Government projects/initiatives to develop and/or validate non-animal methods (does not include projects funded or undertaken by animal charities or the private sector; does not include funding for promoting non-animal methods, training or resource development)

United Kingdom 

  • NC3Rs-funded projects – € 10 million annually
  • Non-animal alternative test for botulinum toxin testing; development and validation – Approx. € 8 million
  • Innovation in developing 3Rs technologies – € 5 million in 2014-15

Germany

  • Foundation for the Promotion of Alternate and Complementary Methods to Reduce Animal Testing – Approx. € 500,000 annually
  • Research/ welfare prizes – € 55,000 annually, € 65,000 every 2 years, € 25,000-100,000 every 2-3 years, € 15,000 every 5 years

Finland

  • Ministry’s (MAF) programme to promote the development and use of alternative methods established in 2013 – MAF funding €100,000 annually 2013-2015 and € 200,000 in 2016.
  • Finnish Centre for Alternative Methods (FICAM) – € 250,000 annually, € 350,000 in 2014-2015
  • MAF research grants – €15,000-€30,000 per year 2010-2016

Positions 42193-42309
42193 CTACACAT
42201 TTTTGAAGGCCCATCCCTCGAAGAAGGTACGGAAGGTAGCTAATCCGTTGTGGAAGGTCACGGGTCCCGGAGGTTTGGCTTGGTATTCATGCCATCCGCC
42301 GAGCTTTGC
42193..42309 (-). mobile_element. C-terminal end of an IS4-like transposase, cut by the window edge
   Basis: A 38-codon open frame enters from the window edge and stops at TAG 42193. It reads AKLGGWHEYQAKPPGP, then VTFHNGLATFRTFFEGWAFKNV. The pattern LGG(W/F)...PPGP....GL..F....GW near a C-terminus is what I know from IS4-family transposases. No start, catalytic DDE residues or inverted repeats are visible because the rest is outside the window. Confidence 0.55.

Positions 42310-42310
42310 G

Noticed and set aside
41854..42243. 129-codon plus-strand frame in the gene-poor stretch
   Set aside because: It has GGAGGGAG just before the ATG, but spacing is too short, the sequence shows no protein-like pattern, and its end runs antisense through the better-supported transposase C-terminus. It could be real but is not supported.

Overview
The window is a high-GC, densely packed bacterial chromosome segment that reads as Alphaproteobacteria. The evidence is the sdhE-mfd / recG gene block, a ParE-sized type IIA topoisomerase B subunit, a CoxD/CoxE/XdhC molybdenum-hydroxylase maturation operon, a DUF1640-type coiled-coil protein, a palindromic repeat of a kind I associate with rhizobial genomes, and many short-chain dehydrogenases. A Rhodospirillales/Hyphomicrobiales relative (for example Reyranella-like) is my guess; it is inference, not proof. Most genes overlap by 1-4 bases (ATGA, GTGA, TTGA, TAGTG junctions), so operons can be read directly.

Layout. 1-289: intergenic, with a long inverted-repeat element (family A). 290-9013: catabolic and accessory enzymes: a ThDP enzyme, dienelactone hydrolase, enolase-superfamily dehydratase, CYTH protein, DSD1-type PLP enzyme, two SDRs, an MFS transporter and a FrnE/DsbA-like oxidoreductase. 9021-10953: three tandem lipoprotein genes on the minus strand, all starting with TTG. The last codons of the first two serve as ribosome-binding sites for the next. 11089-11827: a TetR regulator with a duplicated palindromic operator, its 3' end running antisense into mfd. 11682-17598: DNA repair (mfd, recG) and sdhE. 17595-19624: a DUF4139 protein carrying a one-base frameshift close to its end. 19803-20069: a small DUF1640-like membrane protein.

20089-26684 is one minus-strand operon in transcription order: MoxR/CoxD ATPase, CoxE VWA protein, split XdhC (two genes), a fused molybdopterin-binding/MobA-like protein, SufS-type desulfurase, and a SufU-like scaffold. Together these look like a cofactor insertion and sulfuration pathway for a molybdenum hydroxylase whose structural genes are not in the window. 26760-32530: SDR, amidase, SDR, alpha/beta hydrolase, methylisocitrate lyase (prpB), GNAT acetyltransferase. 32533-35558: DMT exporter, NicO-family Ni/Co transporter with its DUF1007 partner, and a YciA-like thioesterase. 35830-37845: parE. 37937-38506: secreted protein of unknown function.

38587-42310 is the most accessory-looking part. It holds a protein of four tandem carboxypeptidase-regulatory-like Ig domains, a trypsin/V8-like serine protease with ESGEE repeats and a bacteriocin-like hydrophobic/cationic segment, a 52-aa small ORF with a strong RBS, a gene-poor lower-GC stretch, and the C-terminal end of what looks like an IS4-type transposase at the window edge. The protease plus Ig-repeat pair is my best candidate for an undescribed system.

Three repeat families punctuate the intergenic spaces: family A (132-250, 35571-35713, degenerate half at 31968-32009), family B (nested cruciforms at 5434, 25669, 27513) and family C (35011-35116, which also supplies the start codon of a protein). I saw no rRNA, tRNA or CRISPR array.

• Adipose in vitro model development for diabetes II – Approx. € 100,000 in 2014-15

Belgium

  • Development of alternative toxicity tests – Approx. € 1 million
  • Development of an alternative model for hepatotoxicity testing – € 60,000

Denmark

  • Establishing a Danish 3R-Centre – € 190,000
  • Support for the development of new 3R methods and models – € 200,000
  • 3R prize – € 1,500 in 2014

Italy

  • Development of in vitro alternative approaches – € 552,500

Sweden

  • Swedish Research Council grants – Approx. € 1,380,000 annually
  • Swedish Fund for Research Without Animal Experiments grants – € 100,000-200,000 annually
  • Contribution to participation of Swedish laboratories in validation studies at EU level – Approx. €212,000 annually

Several countries listed their activities, but did not include monetary values.

Welfare organisations expressed frustration at the slow progress towards validation and acceptance of new alternative methods. Validation and regulatory acceptance processes vary between different regulatory areas, which are not directly regulated by this Directive. Nevertheless, there is evidence of investment and activity advancing this field. The Directive contributes towards these objectives through obligations on Member States and the European Commission.